Insulin is a small, 51-amino-acid globular protein consisting of two chains, A-chain (21 amino acids) and B-chain (30 amino acids), linked by two invariant disulfide bridges (A7-B7, A20-B19). A-chain contains an additional disulfide bridge (A6-A11) [4]. Insulin is derived from an immediate precursor, proinsulin, in which A and B chains are linked by the C-peptide, a connecting peptide with variable sequences and lengths among species. The initial translation product of insulin mRNA is preproinsulin, which contains a 24-amino-acid N-terminal signal sequence attached to proinsulin, allowing the entry of this polypeptide into the endoplasmic reticulum (ER). The conversion of preproinsulin to proinsulin occurs in the rough ER, and proinsulin is then transported into the ER lumen for disulfide pairing. Successfully folded proinsulin is subsequently transported to the Golgi apparatus, where it is packaged into immature secretory granules. During formation and maturation of the granules, proinsulin is cleaved to liberate insulin and the C-peptide [5]. Misfolded proinsulin is retained in the ER lumen and destroyed, as the accumulation of misfolded prohormone in the lumen may lead to severe ER stress, followed by progressive dysfunction and death of the β-cells [6].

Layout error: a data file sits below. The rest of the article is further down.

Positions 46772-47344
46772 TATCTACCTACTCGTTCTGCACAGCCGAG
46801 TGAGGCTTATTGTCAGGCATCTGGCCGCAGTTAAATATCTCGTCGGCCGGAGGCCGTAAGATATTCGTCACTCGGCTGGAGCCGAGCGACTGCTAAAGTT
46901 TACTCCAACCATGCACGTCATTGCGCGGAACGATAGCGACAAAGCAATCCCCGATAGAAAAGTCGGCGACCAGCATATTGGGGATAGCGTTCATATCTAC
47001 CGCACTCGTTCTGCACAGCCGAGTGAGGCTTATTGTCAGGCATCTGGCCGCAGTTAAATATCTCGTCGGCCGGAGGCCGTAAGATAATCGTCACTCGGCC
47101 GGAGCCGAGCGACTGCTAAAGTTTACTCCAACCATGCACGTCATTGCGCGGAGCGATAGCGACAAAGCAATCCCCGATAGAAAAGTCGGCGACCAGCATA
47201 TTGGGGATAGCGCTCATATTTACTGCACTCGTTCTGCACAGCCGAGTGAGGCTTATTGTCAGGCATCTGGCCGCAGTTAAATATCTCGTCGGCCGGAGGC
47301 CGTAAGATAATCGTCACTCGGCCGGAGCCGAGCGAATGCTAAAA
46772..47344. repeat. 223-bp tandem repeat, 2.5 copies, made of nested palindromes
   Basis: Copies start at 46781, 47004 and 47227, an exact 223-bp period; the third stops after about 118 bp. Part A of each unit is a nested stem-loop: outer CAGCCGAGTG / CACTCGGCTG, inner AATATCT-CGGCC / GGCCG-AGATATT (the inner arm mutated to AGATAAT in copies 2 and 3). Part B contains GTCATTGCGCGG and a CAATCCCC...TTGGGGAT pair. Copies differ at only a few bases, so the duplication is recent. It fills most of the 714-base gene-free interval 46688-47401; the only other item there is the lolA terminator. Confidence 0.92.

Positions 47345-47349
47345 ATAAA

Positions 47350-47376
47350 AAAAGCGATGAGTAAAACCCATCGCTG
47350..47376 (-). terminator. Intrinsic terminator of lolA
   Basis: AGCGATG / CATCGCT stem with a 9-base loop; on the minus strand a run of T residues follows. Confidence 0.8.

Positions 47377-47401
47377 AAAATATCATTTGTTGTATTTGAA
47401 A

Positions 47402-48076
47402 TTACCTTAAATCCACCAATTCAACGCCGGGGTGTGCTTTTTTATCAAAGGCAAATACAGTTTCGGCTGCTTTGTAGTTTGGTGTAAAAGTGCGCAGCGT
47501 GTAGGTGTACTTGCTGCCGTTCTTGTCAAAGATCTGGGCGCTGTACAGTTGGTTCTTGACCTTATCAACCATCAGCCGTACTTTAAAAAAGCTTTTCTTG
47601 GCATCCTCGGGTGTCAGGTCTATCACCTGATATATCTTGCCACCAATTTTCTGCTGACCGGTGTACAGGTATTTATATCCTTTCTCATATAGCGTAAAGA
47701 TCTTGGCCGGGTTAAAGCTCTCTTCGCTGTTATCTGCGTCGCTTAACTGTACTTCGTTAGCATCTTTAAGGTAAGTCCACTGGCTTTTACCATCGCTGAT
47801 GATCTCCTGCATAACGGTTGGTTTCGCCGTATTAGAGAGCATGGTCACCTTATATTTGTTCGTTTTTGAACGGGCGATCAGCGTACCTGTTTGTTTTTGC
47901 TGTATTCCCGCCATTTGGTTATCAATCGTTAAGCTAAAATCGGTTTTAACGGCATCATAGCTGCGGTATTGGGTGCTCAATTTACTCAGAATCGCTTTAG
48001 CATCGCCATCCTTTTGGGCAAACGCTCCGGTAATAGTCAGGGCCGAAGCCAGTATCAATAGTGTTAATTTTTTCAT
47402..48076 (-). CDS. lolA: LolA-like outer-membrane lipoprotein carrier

Characterization of insulin analogues [7][16], including systematic mutational analysis [17]; the occurrence of natural insulin mutants [18][21]; and insights into the insulin-insulin receptor (IR) complex [22][24] have revealed the importance and contribution of insulin regions and individual amino acids for aggregation, folding, stability, and interaction with IR. A specific mutation in insulin or its precursors may affect both the biological and physicochemical properties of the protein. The sites of naturally occurring insulin mutations determine the age of onset and clinical severity of diabetes, which may range from a mild, accidentally diagnosed hyperglycemia to seriously advanced metabolic disorder. The most deleterious insulin mutations are alterations of cysteines or other amino acids important for the interactions with IR [18], [20]; these usually lead to NDM. Mutations at less ‘important’ positions can affect the folding of (pro)hormones, their ability to aggregate and form fibrils, and the efficiency of excision of the C-peptide. In these cases, the onset of diabetes may occur anytime during childhood or adulthood with a wide spectrum of clinical consequences.